The nub of the first episode was exploring what it was about we humans that caused us to diverge from our nearest animal relatives chimpanzees and to look at the first forest dwelling ape to stand up on their own two feet and walk, six million years ago in Africa.

The program commenced in the jungles of Uganda observing chimpanzees in their natural forest habitat and examining how their anatomy allowed them to climb and then jump from tree to tree as oppose to how ours is built to allow us to be upright, to walk and to run.

The show goes on to explore variations in our skeleton to that of a chimpanzee such as how our spine joins to our skull, the shape of our hands and feet (did you know that 25% of your bones are in your two hands?!) and of surprising significance to me at least the role of our posterior in our human motion.

Origins of Us Babies in motion

Early Ascent

One charming section of the program exploring human motion saw Dr Alice Roberts among a group of babies and toddlers – some of them walking, some of them not quite there.

A later section has Dr Alice Roberts wired up as she is monitored on a running machine exploring the surprising muscle combinations required for this such as a ligament in our neck essential for keeping us balanced when we are running.

Origins of Us - Running Machine Alice Roberts

Dr Alice Roberts on Running Machine

As I share this with you I am sitting down in front of my iMac – typical of my sedentary lifestyle – and typical I suspect of the majority of you reading this. But as Alice Roberts points out even the most active of us today is sedentary compared with our first human ancestors who spent most of their time not even walking but running – for prey, for safety, the proverbial fight or flight.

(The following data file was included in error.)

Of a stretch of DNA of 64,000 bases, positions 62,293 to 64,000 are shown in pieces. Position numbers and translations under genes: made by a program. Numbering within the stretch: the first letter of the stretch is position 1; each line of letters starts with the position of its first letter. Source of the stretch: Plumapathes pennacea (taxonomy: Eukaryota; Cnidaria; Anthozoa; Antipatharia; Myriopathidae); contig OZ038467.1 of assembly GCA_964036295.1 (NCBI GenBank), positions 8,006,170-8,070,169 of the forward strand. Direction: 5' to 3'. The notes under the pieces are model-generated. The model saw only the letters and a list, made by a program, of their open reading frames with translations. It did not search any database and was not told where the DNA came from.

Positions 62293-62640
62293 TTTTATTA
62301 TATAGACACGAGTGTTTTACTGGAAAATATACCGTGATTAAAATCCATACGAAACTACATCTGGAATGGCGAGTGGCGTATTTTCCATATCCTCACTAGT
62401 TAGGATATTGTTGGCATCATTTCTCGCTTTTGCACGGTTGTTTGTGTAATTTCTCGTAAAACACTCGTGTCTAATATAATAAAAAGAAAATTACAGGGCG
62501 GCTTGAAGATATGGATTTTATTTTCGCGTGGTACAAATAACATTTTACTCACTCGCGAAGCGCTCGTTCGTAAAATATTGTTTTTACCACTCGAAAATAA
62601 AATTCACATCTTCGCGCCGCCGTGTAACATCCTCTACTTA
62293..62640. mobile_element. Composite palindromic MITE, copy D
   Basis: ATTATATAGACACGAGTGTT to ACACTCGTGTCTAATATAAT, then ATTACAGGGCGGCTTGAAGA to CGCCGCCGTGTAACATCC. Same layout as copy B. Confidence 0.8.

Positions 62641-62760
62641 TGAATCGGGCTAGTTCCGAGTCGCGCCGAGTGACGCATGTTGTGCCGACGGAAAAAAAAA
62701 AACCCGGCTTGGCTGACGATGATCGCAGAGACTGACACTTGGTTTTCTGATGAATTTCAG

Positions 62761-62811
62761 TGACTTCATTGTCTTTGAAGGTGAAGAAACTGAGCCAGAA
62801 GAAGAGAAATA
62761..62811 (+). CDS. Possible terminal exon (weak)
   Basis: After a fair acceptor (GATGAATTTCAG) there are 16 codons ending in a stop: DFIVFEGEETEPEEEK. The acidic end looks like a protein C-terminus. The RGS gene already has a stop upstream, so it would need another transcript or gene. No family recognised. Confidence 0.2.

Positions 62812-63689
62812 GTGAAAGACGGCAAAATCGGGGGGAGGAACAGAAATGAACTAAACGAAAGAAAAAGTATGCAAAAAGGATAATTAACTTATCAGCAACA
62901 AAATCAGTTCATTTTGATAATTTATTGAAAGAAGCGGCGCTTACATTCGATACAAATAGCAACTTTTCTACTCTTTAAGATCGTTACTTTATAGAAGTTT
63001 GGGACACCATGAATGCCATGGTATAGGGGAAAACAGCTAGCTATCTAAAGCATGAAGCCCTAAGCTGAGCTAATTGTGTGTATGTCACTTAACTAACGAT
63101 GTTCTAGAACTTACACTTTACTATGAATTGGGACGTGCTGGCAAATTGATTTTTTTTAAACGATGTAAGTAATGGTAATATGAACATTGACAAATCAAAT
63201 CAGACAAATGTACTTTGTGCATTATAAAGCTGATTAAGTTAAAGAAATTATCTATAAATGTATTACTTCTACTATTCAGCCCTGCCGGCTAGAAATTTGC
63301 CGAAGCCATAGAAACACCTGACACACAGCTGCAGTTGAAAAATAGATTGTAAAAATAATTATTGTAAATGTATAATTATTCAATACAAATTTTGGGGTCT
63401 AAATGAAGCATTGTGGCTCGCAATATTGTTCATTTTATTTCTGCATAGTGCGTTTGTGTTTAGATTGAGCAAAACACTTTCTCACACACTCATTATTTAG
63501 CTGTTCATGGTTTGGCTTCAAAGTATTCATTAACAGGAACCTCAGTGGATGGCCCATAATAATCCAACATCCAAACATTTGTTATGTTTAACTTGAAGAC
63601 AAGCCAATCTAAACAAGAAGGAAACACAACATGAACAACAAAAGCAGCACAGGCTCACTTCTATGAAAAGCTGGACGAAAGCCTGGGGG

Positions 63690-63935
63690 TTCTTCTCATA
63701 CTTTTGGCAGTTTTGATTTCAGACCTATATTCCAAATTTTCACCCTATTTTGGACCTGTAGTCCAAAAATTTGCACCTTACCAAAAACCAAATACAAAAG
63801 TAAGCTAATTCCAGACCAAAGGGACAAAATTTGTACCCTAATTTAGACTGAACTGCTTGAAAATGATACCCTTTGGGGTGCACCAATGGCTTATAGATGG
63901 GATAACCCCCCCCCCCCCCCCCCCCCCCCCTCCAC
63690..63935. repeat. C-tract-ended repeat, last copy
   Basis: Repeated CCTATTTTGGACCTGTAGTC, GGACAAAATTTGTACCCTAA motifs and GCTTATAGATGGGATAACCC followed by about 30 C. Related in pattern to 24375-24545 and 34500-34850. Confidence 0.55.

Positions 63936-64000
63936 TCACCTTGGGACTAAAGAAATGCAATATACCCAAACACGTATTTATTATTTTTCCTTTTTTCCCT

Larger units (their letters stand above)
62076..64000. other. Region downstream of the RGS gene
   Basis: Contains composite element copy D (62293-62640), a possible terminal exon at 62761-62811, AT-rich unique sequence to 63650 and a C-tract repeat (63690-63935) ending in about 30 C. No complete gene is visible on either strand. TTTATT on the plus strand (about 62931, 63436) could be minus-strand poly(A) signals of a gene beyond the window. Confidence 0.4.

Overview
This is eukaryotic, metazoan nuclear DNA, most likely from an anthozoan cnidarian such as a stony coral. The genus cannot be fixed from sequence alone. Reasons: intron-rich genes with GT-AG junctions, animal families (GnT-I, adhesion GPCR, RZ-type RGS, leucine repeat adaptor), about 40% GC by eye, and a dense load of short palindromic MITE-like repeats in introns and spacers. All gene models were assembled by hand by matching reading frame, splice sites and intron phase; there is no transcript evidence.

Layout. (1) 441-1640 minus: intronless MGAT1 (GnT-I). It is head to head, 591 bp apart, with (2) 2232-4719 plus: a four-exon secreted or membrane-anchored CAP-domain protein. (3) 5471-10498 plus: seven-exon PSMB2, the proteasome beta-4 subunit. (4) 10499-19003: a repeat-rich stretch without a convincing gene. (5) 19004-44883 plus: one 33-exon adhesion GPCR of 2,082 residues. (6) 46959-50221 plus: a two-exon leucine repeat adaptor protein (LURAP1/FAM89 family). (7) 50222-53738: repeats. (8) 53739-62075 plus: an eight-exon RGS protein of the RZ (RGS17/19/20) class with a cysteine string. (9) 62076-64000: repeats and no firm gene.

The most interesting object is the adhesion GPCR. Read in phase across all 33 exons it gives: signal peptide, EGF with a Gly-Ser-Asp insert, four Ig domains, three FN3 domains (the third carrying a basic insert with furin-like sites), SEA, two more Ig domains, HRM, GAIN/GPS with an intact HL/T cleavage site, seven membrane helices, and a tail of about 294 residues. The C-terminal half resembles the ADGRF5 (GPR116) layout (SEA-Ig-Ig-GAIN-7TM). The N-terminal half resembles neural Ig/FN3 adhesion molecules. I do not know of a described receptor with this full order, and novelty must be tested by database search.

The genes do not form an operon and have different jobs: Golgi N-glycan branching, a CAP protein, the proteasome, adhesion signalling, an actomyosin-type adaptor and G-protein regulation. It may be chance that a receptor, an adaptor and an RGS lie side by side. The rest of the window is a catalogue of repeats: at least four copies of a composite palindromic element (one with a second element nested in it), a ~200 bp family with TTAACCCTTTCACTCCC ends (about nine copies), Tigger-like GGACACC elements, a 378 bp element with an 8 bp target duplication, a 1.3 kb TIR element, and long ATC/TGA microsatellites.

Finally the first episode explored our tool-making abilities with the perhaps surprising revelation that it was not the making of tools that defined us from the other apes but how we made use of those tools.

Also a quick mention to the musical soundtrack by English composer Niraj Chag though it should be added that the sounds of the African jungle were captivating enough.

Origins of Us

Chimpanzee and Human skeletal hands – we are the big thumbed humans…

I am greatly looking forward to the next ‘Guts’ episode.

17 thoughts on “Origins of Us – nature’s story with Dr Alice Roberts

  1. Hey does anyone know where to find the soundtrack to the “bones” episode? I watched it tonight, apart from the program being really interesting I loved the tunes they used

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  2. In episode one the presenter says that only humans have sclera – the white of the eyes. Dear Alice, next time you pass a dog, please look into its eyes – you’ll be surprised.

    What the sclera allows to do is to communicate without words. In the process of domestication dogs also developed sclera (wolves don’t have it) to be able to pick up visual clues from us. Isn’t that amazing? Alice can try what she did with kids – look at an object without turning – and the dog will instantly follow the direction.

    In both cases it is linked to ‘the theory of mind’ of ToC. Outstandingly dogs have a theory of mind too as recent lab experiments at Eotvos Lorand University’s Ethology Lab proved it.

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  3. Is this a racist view